Leonardo Was a Blog-aholic (Sweet Potato and Spinach Bisque)

No, not Leonardo di Caprio; the real Leonardo, born in the little Italian village Vinci, the Renaissance Man. Since Internet did not exist, and neither did the blogosphere, he wrote – a lot, and on a multitude of subjects, including food. Had he thought of inventing it, together with a bicycle and a helicopter, he would undoubtedly have been nominated for the Blog-aholic Award, the new award created by the tireless Esmé of The Recipe Hunter (Cook & Enjoy).  

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What is The Blog-aholic Award?

“The Blog-aholic Award” is an award for bloggers addicted to blogging with creative, ingenious and inspiring posts. They mesmerize their followers with their posts, keep them captivated and riveted to their blog. The Blog-aholic Award is also for bloggers who “Share and Inspire Others!” The Recipe Hunter (Cook & Enjoy) 

As today is the National Spinach Day, I am sharing a recipe dedicated to a Blog-acholic who lived 500 years ago and loved spinach.

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Is this a true Blog-aholic, or what? This is what he wrote about food:

Now does not nature produce enough simple vegetarian food for thee to satisfy thyself? And if thou ar not content with such, canst thou not by the mixture of them make infinite compounds, as Platina describes and other writers on food? (qtd in Freud, Eine Kindheitserinnerung des Leonardo da Vinci1910)

Bartolommeo Sacchi, called Il Platina, wrote the first Italian cook book since Apicius, which was also the very first printed cook book (1475) called De honesta voluptate et valetudine (“On honourable pleasure and health”). In Rome, he belonged to a club, the Academy, which was for lovers of classical antiquity. They used Greek names and studied the philosophy and thought of the ancient world. Such pursuits were considered pagan and could bring charges of heresy which eventually landed him in prison (Spencer, The Heretic’s Feast: A History of Vegetarianism, 1995). Platina was not vegetarian, and in his book you find a chapter of meat recipes, but Leonardo, during his years at the Milanese Sforza / Gonzaga court, was impressed by the concept of “healthy mixture.” There is a prevailing belief that Leonardo himself was vegetarian; certainly he abhorred cruelty to animals and sometimes would buy caged birds in order to let them free.  Comments about his disgust with man and pity of beasts are found in many of his writings.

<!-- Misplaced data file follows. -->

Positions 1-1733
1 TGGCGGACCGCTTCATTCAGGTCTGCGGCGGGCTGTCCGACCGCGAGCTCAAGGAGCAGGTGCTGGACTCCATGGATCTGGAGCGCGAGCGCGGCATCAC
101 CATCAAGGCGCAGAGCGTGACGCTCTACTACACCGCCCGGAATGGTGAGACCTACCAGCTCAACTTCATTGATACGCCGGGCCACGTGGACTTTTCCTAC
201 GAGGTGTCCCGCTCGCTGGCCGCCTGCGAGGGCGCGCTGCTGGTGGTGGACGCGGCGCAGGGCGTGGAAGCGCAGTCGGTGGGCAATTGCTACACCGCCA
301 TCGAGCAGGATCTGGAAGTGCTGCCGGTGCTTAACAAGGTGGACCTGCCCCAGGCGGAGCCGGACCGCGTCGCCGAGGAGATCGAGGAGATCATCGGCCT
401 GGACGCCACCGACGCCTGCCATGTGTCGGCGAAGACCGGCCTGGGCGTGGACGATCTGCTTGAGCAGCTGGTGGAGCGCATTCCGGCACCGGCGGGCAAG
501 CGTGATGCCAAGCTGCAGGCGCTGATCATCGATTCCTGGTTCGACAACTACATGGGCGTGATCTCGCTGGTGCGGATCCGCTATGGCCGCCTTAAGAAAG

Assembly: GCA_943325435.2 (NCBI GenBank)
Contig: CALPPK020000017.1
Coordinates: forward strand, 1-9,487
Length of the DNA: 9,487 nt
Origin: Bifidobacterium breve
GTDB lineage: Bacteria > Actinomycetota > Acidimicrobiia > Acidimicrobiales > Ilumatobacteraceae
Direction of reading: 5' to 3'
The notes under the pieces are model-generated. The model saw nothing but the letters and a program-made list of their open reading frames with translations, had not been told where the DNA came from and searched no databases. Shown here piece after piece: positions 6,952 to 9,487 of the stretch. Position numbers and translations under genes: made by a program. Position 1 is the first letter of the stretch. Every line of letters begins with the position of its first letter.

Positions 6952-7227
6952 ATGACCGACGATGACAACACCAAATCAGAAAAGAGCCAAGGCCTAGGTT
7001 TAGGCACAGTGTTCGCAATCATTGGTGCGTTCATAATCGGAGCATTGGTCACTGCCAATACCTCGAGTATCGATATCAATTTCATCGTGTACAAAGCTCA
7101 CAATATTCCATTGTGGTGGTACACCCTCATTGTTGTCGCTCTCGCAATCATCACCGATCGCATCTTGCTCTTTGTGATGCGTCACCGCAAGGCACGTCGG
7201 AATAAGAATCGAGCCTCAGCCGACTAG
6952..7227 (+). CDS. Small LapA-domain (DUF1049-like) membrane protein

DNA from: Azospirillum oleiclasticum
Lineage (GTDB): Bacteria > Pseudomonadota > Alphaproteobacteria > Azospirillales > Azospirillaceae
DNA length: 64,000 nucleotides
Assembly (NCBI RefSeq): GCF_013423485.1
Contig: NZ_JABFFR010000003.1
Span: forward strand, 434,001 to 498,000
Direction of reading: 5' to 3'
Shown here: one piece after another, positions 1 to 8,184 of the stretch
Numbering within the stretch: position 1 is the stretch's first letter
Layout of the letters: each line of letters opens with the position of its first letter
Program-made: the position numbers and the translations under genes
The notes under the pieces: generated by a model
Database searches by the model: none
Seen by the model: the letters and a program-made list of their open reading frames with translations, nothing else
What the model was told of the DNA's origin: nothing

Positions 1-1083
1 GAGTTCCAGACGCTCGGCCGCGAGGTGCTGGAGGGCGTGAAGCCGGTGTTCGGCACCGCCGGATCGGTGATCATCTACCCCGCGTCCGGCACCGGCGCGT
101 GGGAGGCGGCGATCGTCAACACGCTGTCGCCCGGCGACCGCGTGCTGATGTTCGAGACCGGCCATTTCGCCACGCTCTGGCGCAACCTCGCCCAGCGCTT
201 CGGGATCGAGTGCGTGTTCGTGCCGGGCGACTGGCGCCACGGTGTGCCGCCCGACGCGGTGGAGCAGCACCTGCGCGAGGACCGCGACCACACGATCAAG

Based on these and some more facts (and some very loose conjectures), I have created my own healthy mixture, of sweet potatoes and spinach.

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Boil a couple of sweet potatoes. Tip: cut them into halves or quarters, to boil faster and to flavor the water. Once they are done, fish them out of the water, peel and puree in a blender or food processor. Dump the creamy pureed mass back into boiling water.

Pile of baby spinach